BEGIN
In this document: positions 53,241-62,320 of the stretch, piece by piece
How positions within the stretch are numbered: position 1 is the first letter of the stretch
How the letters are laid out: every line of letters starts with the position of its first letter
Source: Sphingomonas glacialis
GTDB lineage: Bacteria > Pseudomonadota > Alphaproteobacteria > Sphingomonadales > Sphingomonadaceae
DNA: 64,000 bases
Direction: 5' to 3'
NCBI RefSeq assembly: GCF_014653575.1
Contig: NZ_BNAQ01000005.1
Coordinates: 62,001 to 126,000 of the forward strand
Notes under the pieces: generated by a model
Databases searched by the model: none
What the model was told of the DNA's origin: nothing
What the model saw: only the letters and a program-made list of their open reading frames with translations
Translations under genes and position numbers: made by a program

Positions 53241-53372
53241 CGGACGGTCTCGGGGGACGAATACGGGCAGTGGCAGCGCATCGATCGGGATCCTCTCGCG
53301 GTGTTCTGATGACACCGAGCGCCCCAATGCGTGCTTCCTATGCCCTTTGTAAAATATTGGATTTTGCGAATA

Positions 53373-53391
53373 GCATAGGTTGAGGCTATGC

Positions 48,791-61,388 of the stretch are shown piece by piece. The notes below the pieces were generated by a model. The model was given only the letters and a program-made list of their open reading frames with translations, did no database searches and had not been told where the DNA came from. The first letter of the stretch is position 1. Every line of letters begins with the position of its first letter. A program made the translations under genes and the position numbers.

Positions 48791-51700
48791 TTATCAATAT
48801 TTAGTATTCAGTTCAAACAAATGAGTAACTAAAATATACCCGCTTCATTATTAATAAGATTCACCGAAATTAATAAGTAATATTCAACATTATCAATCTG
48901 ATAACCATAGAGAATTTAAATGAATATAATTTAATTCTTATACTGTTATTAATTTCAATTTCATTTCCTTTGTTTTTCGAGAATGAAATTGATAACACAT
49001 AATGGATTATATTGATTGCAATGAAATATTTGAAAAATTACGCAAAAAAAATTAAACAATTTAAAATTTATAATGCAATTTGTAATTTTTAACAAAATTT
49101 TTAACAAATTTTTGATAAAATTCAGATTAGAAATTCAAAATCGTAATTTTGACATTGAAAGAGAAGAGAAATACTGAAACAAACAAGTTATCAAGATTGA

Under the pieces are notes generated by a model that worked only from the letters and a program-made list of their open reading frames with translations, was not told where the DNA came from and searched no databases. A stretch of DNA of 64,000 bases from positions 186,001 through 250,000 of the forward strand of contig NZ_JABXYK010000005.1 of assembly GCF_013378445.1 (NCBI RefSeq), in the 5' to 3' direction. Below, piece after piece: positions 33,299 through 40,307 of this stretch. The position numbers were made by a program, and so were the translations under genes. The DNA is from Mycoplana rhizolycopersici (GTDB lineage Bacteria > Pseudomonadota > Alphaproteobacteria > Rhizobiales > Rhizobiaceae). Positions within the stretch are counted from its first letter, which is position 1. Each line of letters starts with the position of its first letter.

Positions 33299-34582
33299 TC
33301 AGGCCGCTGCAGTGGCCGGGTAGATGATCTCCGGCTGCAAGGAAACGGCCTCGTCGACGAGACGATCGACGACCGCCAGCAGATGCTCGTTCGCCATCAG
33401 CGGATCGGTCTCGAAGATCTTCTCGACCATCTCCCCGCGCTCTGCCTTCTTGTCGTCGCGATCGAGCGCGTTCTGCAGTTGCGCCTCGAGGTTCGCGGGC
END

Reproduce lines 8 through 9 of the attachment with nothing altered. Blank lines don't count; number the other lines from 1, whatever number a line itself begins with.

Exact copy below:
NCBI RefSeq assembly: GCF_014653575.1
Contig: NZ_BNAQ01000005.1